What Is Competitive Intelligence?
Many elements are required for an effective search engine optimization (SEO) plan. All technical SEO components have to be refined and match up to Google’s preferences. There needs to be a focus on acquiring backlinks. On-page optimization is also essential, as your content needs to feature the right search terms that will generate organic traffic. The question is: How do you know which keywords will ensure your target audience finds your business?
One way is with competitive intelligence.
As the name implies, competitive intelligence is a method where you gather public information about your competitors. By learning which online marketing routes your competitors are taking, you can gain an idea about what is – and isn’t – working for them with their SEO tactics. This is particularly pertinent when it comes to effective keyword research.
The Importance of Strong Keyword Research
You cannot simply start targeting keywords you think will work for your business. When you go with this approach, you’ll tend to pick keywords that are not worth ranking for in search engine results. This is why it pays off to be analytical and research the search terms that will deliver the best results.
To do this, you first need to eliminate any preconceived opinion about what keywords to target. For instance, even if you have a certain way of describing a product in-house, this isn’t necessarily how your target audience is trying to find the product via searches. You could be aiming at a certain search term while they are typing a different one into Google, which means you could be losing out on a large amount of potential new customers.
So how do you test which keywords work? Thankfully, there are many different keyword research tools available that allow you to discover the popularity of search terms. Another useful tool is Google AdWords. That’s right: it’s not just for PPC ads. AdWords allows you to use lists of potential keyword targets and place these into low cost, simple campaigns. You can then see which of these generate the largest number of impressions. In general, the higher the number of impressions, the more popular the keywords are as search terms.
When you are armed with a list of targeted keywords, you can start to put together a competitive intelligence plan.
Who Are Your Actual Competitors?
As mentioned, competitive intelligence is all about learning what the competition is doing with their marketing. However, it’s essential you skip looking at the perceived competition and analyze your actual organic competitors.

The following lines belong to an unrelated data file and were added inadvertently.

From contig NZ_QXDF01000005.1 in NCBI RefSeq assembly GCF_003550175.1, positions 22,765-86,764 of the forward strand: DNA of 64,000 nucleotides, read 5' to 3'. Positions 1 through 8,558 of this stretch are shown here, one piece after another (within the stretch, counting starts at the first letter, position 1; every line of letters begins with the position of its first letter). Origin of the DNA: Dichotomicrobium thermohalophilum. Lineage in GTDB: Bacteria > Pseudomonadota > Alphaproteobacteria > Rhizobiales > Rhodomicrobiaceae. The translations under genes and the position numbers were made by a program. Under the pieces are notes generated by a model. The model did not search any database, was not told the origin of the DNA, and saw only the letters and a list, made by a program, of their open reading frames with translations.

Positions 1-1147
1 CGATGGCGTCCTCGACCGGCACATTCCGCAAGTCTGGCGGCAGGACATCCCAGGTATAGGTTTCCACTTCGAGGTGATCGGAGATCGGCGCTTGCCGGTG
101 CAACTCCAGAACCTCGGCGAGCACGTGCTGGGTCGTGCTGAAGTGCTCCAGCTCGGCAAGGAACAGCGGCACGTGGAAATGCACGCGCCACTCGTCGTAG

How do you find the right competition to investigate? After all, it’s all too easy – and even understandable – for you to believe any brand offering similar products or services is worth exploring their online presence. This is especially the case if you’re located in the same geographical area and aim at a similar target market. Yet even if they are a direct competitor, it doesn’t necessarily mean they’re a ranking competitor.
Remember: you only want to rank high for your list of targeted keywords. If certain competitors are not using these keywords, you don’t want to analyze what they’re doing with their SEO strategy. Fortunately, you don’t have to put in much work to find the right competition. Simply input your targeted keywords into Google, perform a few searches, and select the businesses that pop up on the first page.
Even if they’re not direct competitors, these are your ranking competitors. Each competitor will provide insight into what’s necessary to rank high for the keywords you’re chasing.
Improving Your SEO with Competitive Intelligence
You have your target keywords. You have your list of ranking competitors. Now it’s time to perform a spot of competitive intelligence, so you can begin to figure out what the competition is doing – and how you can use this information to leapfrog them in search results.
To begin, analyze how their content is organized. See where their keywords are placed. It’s also worth looking at their HTML code. Google stopped utilizing the keywords meta tag, yes, but this archaic technique might still be implemented by your competitors. The HTML code may reveal bigger clues than you expect as a result.
Another integral step of competitive intelligence is reviewing the inbound link profile of your competitors. If you learn which inbound links are delivering the biggest ranking benefit, you can use this data for your very own link acquisition campaign. An added bonus is you can uncover what anchor text they’re using for these inbound links.